Puerto Villamil, Isabela, Galapagos

aerial view Puerto Villamil courtesy redmangrove.com

Puerto Villamil, with its 3,000 or so people, in a district roughly ten blocks deep and the equivalent of maybe twenty blocks long, is the only town on Isabela, the largest island in the Galapagos. Tourism is the World Tortoise, or Atlas, supporting its economy. Restaurants, small hotels and guest houses, dive trips, boat and land tours,  a farmer’s market for seasonal produce from the few farms on the slopes of the volcano, some kind of fishing, and a good number of tourists in for the day from their excursion boats, are what make the wheels turn here. It’s a pleasant low-keyed place where we stayed a week or two in July, when the ocean currents bring cool water and mandate wetsuits for swimming, at least for me. I was going to say it was our favorite island, but let’s just call it neck and neck. Each island we visited, Santa Cruz and San Cristobal being the others, had something to recommend it, and so much depends on the people you meet.

inside Catholic church local art palm trees tortoise stained glass bluefooted booby frigatebird Puerto Villamil post office








Acoustic Ecology

Among the people we met was a group of students from the University of Miami. They were under the supervision of a sound engineer, Colby Leider, (“he’s famous!” one student told us), and a former NY Times reporter, Joseph Treaster (“he’s famous too!”), and were learning to listen and record. An expensive liberal arts education, but useful things to know, don’t you think? Mr. Treaster’s students of cross-cultural communication were writing short pieces to be published at themiamiplanet.org. Last year’s students wrote about the nail parlor, and a local surfing contest,  for example.

I learned also that there’s more to making soundscapes than just dangling one’s smartphone into the tortoise corral as I had been doing. I was hoping to share with you the measured scrape of carapace over dry ground, but I got mainly little splashes of bird song; my target tortoise outlasted my phone battery. But Dr. Leider told me to persist- there is much that has been done with smartphone technology, he said.

Turns out I’ve been deaf to the uses of sound. Sound engineering (it’s in the music department) is full of fascinating projects.  For example, what level of urgency should the various alarms in a hospital convey? Acoustic documentary: what can be learned about the state of a forest by listening to insects after a logger invasion? It’s a meaty major compared to the one I chose, political science, which, too late, revealed itself to be mainly unappetizing gristle and fat. You can read more here about Dr. Leider and his work: http://ccs.miami.edu/?p=4369.

Boats and Harbor

The small boat harbor, and the anchorage, are a fifteen-minute walk out of town, to the right in the aerial photo, from redmangrove.com’s blog, at the top of the post. For a while all entrance three buoys stood on the beach in freshly-painted splendor, but eventually, and  with great merriment, they were towed into position.
Isabela-130706-yellow red buoy croppedresized navy men riding freshpainted buoy




The approach to the anchorage is pretty straightforward, if you don’t try to go too far in, because there are some low-tide surprises. After that it’s a rather circuitous dinghy trip ashore, as the inner part of the harbor is full of  small reefs and sandbanks. You’re only seeing a small part of that here.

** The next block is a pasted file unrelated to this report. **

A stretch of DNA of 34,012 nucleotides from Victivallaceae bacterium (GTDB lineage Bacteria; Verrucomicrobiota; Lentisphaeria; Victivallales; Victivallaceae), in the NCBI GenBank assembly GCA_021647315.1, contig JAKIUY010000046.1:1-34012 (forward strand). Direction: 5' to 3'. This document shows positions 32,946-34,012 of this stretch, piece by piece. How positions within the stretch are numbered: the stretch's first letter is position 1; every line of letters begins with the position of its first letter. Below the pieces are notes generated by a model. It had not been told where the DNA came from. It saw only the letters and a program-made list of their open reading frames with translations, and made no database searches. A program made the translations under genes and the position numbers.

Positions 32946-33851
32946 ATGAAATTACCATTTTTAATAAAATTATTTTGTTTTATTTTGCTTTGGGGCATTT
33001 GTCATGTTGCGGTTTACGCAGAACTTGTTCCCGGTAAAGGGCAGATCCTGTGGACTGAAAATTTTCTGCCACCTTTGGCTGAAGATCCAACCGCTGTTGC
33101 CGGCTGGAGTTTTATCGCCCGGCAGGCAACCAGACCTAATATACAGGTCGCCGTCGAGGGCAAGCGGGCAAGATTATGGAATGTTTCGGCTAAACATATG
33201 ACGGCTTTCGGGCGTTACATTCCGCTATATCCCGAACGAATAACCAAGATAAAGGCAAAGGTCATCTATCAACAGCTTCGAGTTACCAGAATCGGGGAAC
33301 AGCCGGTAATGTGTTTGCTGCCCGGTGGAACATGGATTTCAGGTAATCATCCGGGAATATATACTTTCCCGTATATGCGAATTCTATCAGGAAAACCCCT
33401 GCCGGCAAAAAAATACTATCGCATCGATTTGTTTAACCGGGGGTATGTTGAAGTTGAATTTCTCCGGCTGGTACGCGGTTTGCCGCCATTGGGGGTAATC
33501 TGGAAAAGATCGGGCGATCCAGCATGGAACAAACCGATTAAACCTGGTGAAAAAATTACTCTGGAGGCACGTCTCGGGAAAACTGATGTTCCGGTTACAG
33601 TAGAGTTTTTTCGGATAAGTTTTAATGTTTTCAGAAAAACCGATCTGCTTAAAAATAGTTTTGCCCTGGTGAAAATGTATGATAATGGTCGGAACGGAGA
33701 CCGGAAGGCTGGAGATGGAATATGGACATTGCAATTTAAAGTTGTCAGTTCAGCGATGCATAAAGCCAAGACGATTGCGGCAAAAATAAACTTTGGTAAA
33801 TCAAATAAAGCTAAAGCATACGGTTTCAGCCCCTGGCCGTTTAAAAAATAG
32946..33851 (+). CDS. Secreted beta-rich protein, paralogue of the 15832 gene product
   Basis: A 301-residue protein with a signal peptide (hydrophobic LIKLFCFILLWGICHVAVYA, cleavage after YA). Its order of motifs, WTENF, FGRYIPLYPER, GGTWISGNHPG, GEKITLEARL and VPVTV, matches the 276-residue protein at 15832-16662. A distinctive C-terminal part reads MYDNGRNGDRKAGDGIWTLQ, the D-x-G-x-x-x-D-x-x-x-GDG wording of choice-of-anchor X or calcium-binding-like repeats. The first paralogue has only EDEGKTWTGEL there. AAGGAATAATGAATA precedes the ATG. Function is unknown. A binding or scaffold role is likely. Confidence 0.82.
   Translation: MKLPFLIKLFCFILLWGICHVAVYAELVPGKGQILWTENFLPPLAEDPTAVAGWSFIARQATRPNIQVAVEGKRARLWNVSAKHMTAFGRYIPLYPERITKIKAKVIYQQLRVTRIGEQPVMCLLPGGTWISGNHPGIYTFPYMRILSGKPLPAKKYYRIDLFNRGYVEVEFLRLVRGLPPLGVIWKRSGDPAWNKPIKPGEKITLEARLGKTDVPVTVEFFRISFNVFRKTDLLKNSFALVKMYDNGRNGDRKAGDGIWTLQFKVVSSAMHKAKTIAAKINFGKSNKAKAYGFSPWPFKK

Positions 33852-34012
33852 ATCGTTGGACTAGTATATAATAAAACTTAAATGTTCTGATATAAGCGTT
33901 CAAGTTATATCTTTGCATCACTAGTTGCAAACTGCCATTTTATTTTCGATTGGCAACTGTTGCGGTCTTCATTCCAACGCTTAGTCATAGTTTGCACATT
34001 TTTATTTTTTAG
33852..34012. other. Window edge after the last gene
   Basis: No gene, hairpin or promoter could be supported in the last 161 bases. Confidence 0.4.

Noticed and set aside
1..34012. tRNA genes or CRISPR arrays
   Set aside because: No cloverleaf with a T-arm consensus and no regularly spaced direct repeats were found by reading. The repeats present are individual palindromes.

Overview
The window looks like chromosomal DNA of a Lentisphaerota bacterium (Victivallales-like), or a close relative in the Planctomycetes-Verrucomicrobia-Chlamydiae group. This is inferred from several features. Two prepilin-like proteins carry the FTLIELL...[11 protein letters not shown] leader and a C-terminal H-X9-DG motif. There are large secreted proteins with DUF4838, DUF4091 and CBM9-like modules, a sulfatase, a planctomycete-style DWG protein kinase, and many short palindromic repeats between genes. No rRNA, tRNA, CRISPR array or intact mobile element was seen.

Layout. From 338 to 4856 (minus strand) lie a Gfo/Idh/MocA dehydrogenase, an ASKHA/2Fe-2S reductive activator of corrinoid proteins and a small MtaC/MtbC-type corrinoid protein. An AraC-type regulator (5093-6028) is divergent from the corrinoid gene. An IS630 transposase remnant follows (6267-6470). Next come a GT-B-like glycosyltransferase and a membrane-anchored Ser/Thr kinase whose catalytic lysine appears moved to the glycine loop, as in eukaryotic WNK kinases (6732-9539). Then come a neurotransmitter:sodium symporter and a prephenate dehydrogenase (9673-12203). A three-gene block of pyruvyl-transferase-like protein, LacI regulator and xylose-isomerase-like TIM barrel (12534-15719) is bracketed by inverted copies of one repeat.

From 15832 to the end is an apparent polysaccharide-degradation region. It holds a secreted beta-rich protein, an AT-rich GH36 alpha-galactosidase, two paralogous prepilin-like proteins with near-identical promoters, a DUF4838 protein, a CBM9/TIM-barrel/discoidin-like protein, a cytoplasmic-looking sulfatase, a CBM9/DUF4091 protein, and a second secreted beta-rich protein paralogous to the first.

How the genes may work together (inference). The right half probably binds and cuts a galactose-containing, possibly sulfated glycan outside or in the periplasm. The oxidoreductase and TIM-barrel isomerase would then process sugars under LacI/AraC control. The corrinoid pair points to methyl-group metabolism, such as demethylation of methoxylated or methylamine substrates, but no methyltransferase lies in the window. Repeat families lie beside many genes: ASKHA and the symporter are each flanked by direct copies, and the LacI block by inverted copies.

Isabela Anchorage excursion boats and rocks-130717-0320

The tour excursion boats in the outer anchorage have done it so often they can do it in OUR sleep. We’d wake up in the morning with a “where did that come from” moment, or several. The inter-island boats, which look like sport-fishing boats about 40 feet long, outfitted with benches and lifejackets, took some astonishing shortcuts at mid-tide. I don’t think the water in the break in this reef is much more than 4 feet deep where this fellow is  barreling through, because I had been snorkelling nearby when I saw him coming and skedaddled!   ferry taking shortcut Isabela 130714 morning Isabela excursions getting underway








Solutions to conservation issues

Among the most curious things we saw in Puerto Villamil were several cut-up fishing boats. Isabela is one of the places where there was direct, personal and heated conflict in the last decade between the Galapagos National Park people and the fishers whose activities were being monitored in the interests of conservation and sustainability. One confrontation involved the mayor of Isabela cutting down slow-growing old mangroves, then filling over them, to make a (potential) dock for the tourists to come to see the slow-growing old mangroves, their associated penguins etc.

Isabela 2-130717 cut up boat

The government and its agencies are supposed to be conserving Galapagonian resources, but often claim they have no resources of their own to devote to the cause. And of course opinions vary as to the best use of any resource, and some voices are louder than others. That’s politics! So sometimes the National Park is assisted by international government, aid, or conservation groups. For example, anyone familiar with the group Sea Shepherd will know them to be a kind of guerrilla activist marine wildlife conservation group. Apparently, one of their activities was to fund sniffer dogs on Isabela, which we saw and wondered about as they met water taxis at the dock. The dogs and their military handlers looked so incongruous in that setting. It’s a small operation, but I’d love to know what the effect of it has been. Maybe one of the Miami students could inquire….